Can We Send a Probe to Proxima Centauri? Yes, But it May Get Banged Up On the Way There

Can We Send a Probe to Proxima Centauri? Yes, But it May Get Banged Up On the Way There

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Artist’s conception of a Breakthrough Starshot spacecraft, a tiny circuit board-like “wafer” attached to a lightsail. Image Credit: Breakthrough Initiatives Now that we know that the closest star system to us has at least one planet, an Earth-mass and potentially habitable one at that, there is one big question that a lot of people are asking: can we go there? Could we send a probe to Proxima…

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The Wonders of the Carina Nebula

“This broad image of the Carina Nebula, a region of massive star formation in the southern skies, was taken in infrared light using the HAWK-I camera on ESO’s Very Large Telescope. Many previously hidden features, scattered across a spectacular celestial landscape of gas, dust and young stars, have emerged.”

Credit: ESO/ESO top 100

The Great Tarantula Nebula

This spidery nebula, known as the Tarantula Nebula, is seen in the top center of this cosmic image. If you look to the lower right of the Great Nebula, a web of filaments contain the famous supernova SN 1987A - with its remnants now illuminating these regions. Many other reddish nebulae are visible in the image, as well as a cluster of young stars on the left, known as NGC 2100.

Credit: ESO/R. Fosbury (ST-ECF)


Stars in a Pink Haze - A Stellar Nursery

Here, within the stellar nursery IC 2944, we see a group of thick clouds of dust known as the Thackeray globules (a more specific Bok Globule) silhouetted against the pale pink glowing gas of the nebula. These globules are under fierce bombardment from the ultraviolet radiation from nearby hot young stars within the surrounding emission-type nebula. They are both being eroded away and also fragmenting, rather like lumps of butter dropped onto a hot frying pan. Due to this process, it is likely that Thackeray’s globules will be destroyed before they can collapse and form new stars.

Credit: ESO

p.s. I’m trying a new thing. I’m going to do some inline links to extra sources, let me know how you like it!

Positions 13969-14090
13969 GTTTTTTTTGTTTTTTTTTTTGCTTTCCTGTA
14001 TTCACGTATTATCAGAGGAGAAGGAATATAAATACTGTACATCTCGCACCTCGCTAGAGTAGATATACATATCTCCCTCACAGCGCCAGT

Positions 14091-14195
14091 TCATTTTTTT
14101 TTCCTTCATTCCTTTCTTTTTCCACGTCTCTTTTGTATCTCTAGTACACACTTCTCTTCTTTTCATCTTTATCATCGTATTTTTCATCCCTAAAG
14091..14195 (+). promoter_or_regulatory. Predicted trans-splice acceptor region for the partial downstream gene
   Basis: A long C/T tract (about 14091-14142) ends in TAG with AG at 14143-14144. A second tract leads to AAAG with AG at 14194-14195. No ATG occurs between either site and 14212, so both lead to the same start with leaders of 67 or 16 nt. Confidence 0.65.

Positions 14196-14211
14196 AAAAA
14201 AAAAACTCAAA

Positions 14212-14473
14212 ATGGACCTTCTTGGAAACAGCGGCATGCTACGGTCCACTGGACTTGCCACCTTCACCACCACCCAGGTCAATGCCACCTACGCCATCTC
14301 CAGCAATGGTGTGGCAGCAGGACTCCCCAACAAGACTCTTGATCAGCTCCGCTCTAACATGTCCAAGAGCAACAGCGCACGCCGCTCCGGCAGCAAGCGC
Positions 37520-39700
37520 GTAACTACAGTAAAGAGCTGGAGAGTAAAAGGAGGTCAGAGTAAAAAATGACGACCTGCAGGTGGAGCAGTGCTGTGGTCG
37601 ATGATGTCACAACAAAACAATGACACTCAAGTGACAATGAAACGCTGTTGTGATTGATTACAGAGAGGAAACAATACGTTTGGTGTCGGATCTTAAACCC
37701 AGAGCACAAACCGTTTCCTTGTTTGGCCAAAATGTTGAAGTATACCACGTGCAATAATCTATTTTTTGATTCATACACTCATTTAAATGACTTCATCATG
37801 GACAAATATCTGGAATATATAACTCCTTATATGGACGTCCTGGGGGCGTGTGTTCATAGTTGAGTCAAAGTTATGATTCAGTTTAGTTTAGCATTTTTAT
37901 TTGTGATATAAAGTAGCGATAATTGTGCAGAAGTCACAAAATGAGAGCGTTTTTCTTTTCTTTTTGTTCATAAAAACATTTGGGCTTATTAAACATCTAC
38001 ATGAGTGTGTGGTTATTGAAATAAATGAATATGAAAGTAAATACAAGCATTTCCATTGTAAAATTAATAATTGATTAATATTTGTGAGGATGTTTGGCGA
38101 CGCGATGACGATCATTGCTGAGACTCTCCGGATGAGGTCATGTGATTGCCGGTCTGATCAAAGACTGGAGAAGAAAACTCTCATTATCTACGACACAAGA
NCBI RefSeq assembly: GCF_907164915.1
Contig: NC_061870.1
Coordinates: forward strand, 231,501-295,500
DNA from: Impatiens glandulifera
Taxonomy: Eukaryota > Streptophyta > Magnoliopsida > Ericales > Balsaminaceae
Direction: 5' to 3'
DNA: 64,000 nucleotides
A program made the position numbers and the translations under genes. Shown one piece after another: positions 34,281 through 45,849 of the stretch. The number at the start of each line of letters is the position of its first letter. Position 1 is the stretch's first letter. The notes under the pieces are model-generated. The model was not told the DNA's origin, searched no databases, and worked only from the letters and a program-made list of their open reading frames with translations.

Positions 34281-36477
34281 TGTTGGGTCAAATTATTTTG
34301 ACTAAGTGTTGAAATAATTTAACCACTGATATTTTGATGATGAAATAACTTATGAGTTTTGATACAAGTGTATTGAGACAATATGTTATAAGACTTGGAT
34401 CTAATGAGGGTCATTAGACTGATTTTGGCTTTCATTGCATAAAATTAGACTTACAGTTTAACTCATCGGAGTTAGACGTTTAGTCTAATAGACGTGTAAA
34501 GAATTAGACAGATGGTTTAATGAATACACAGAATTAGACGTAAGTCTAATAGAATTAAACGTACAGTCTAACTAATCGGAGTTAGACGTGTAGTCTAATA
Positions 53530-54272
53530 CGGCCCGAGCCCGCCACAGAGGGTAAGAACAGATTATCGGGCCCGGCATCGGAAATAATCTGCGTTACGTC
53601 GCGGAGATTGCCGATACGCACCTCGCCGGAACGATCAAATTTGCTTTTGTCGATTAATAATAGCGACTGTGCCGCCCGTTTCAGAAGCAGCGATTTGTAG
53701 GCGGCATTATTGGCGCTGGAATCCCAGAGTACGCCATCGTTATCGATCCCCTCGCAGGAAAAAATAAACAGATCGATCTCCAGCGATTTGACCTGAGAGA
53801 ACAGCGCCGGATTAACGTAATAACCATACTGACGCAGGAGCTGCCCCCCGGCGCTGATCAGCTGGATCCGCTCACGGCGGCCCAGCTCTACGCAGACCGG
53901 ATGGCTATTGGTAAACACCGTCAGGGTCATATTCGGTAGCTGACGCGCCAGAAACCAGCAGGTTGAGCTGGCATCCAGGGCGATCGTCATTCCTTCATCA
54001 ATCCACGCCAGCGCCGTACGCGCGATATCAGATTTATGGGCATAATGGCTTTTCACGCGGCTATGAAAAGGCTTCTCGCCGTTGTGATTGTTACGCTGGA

M’aiq the Liar

M’aiq the Liar is a very odd character that first appeared in The Elder Scrolls III: Morrowind. He has appeared in every game since–Oblivion, Skyrim, and ESO. He is called M’aiq the Liar because in Morrowind, every line he said was a lie: except the one truth he told that related to the Boethiah’s Quest. The other things M’aiq says are references to the game itself.

Most of M’aiq’s dialogue addresses features of the game that were controversial and, in a playful tone, backs up the designers decisions in making the game. Other lines simply reference the game, like many of those in ESO.

“Wood Elves aren’t made of wood. Sea Elves aren’t made of water. M'aiq still wonders about High Elves.” (ESO)

“M'aiq does not remember his childhood, perhaps he never had one.“  (Skyrim, reference to the lack of Khajiit children in the game)

"M'aiq prefers to adventure alone. Others just get in the way. And they talk, talk, talk.” (Oblivion, reference to the lack of multiplayer)

“Dragons? Oh, they’re everywhere! You must fly very high to see most of them, though. The ones nearer the ground are very hard to see, being invisible.”  (Morrowind, on the lack of dragons)

“Dragons were never gone. They were just invisible, and very very quiet." (Skyrim, referencing the quote above from Morrowind)

"M'aiq’s father was also called M'aiq. As was M'aiq’s father’s father. At least, that’s what his father said." (Skyrim, M’aiq explaining his appearance in three games that span hundreds of years)

All other M’aiq quotes from each game can be found on their respective UESP pages: Morrowind, Oblivion, Skyrim, ESO.